Last week White House press secretary Jen Psaki had an interesting exchange with a Fox News Channel reporter over what she perceived to be “misinformation” on the COVID-19 vaccine. President Joe Biden has been critical of social media for what he alleges to be the spreading of misinformation about the coronavirus and vaccines.

Naturally, the national press was quick to jump to the aid of the reporter and push back against the president, correct? Hardly.

For the most part, there has been little response by major media outlets for what is arguably advocating censorship. If anything, the media have supported the White House. Yet there was no such restraint by the major media against President Donald Trump when he requested some type of monitoring against social media. In fact, Twitter eventually suspended Donald Trump for what it considered false information and many media outlets cheered it.

Yet, there have been many major stories reported on the internet and social media that have been wrong.

 In January 2020, many prominent Twitter and Facebook accounts were suspended for suggesting that COVID-19 may have escaped from a Wuhan lab. Now, it appears to be the case.

 Hunter Biden’s laptop left at a repair shop was claimed to be a fake before the presidential election. Biden’s campaign initially called it a “conspiracy theory” and suggested he might have been hacked. After the election, major media outlets, including CNN, reported that the case is being investigated by the FBI and IRS to examine whether Hunter Biden violated tax laws and money laundering laws. It apparently is still under investigation.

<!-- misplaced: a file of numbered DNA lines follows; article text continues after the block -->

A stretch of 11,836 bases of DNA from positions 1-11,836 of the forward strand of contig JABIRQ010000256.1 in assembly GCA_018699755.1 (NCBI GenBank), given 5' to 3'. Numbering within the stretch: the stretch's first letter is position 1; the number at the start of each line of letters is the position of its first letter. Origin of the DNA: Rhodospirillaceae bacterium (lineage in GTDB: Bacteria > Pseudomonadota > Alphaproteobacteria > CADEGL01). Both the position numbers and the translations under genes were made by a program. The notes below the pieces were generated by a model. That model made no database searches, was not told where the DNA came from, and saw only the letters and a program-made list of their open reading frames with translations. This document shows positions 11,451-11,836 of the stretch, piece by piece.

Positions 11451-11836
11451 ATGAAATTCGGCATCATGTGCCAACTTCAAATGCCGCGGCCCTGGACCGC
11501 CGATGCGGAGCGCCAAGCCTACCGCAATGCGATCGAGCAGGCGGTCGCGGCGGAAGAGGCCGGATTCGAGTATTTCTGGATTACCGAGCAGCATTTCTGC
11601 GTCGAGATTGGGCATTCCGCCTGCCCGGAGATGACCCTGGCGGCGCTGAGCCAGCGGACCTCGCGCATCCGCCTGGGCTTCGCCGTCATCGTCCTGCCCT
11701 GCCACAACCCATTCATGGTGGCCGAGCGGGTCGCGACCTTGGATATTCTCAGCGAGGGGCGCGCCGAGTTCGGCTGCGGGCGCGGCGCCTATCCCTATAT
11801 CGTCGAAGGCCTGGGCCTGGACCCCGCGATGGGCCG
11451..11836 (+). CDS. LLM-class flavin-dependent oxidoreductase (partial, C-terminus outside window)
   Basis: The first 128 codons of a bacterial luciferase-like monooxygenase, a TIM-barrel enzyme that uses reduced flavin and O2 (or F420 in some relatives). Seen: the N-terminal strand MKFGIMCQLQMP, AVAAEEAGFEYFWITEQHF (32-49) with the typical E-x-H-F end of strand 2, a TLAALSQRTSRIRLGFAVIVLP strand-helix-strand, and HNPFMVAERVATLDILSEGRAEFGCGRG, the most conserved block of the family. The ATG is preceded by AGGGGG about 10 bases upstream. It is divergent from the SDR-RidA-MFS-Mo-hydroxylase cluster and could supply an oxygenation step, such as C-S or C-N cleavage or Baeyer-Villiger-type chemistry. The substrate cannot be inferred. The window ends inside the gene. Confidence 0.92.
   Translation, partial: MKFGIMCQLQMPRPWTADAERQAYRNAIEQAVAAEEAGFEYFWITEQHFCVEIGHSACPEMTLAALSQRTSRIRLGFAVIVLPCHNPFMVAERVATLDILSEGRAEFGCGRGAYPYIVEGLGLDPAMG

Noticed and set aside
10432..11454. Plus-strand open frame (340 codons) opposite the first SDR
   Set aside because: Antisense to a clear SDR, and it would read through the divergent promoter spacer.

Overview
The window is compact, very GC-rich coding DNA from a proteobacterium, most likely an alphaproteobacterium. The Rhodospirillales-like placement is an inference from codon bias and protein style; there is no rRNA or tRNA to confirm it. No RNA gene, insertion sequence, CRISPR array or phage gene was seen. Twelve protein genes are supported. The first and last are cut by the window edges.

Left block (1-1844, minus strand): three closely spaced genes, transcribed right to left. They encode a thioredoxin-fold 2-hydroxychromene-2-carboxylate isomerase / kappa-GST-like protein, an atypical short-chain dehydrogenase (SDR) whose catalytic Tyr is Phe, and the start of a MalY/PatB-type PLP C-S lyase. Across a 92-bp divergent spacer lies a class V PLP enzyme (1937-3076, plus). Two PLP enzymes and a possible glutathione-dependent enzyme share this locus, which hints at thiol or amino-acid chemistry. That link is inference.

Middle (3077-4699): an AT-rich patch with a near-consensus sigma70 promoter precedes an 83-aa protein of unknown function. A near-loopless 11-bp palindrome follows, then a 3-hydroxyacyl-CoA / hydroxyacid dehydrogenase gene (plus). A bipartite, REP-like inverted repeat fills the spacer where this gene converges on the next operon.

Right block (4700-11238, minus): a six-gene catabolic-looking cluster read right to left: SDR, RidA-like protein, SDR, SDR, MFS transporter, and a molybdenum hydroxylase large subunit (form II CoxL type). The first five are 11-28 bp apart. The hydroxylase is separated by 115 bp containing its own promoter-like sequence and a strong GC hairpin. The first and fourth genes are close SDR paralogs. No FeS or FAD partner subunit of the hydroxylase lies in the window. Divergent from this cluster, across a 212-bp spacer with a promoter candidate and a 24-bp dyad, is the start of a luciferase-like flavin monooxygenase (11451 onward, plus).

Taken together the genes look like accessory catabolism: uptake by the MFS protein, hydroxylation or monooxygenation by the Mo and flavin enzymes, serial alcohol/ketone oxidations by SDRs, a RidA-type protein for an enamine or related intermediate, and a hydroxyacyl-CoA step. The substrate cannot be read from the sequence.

 After years of claims of Russian collusion throughout Trump’s presidency and continued leaks that a “bombshell” was coming, the Mueller Report was finally concluded. And what were the results? The investigation found no collusion between the Trump campaign and Russia and no obstruction of justice.

The point is that internet censorship or free speech censorship is dangerous. Who gets to decide what is misinformation and what is credible? What was misinformation one month later proves to be correct.

The last thing we should do is allow the White House to determine who is credible. We must hope that the social media companies take it upon themselves to investigate matters. We must also hope they don’t fall in temptation to use their authority to censor content they disagree with.

Unfortunately, we live in a society that spreads misinformation. Hold those who spread false information accountable in a court of law, which is ultimately the most impartial way of determining what is true and what is false.

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